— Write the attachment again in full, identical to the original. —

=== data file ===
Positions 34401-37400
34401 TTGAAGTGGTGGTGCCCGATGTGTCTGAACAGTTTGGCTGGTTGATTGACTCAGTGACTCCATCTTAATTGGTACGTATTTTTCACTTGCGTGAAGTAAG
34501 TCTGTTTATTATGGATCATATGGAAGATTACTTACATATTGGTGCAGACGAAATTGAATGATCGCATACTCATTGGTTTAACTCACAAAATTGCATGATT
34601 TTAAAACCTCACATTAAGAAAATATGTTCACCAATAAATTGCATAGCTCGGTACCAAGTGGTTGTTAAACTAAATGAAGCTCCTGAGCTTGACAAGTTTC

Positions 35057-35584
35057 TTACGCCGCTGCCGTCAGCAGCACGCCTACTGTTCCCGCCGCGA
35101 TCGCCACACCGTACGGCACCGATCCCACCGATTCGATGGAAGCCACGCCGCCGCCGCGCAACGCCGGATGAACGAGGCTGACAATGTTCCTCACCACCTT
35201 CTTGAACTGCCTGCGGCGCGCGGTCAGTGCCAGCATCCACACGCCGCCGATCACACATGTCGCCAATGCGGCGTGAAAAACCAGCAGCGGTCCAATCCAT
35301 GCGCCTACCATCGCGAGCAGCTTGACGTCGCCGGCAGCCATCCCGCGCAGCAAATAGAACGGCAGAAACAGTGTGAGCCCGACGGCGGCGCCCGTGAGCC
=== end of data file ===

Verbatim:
Positions 34401-37400
34401 TTGAAGTGGTGGTGCCCGATGTGTCTGAACAGTTTGGCTGGTTGATTGACTCAGTGACTCCATCTTAATTGGTACGTATTTTTCACTTGCGTGAAGTAAG
34501 TCTGTTTATTATGGATCATATGGAAGATTACTTACATATTGGTGCAGACGAAATTGAATGATCGCATACTCATTGGTTTAACTCACAAAATTGCATGATT
34601 TTAAAACCTCACATTAAGAAAATATGTTCACCAATAAATTGCATAGCTCGGTACCAAGTGGTTGTTAAACTAAATGAAGCTCCTGAGCTTGACAAGTTTC

Positions 35057-35584
35057 TTACGCCGCTGCCGTCAGCAGCACGCCTACTGTTCCCGCCGCGA
35101 TCGCCACACCGTACGGCACCGATCCCACCGATTCGATGGAAGCCACGCCGCCGCCGCGCAACGCCGGATGAACGAGGCTGACAATGTTCCTCACCACCTT
35201 CTTGAACTGCCTGCGGCGCGCGGTCAGTGCCAGCATCCACACGCCGCCGATCACACATGTCGCCAATGCGGCGTGAAAAACCAGCAGCGGTCCAATCCAT
35301 GCGCCTACCATCGCGAGCAGCTTGACGTCGCCGGCAGCCATCCCGCGCAGCAAATAGAACGGCAGAAACAGTGTGAGCCCGACGGCGGCGCCCGTGAGCC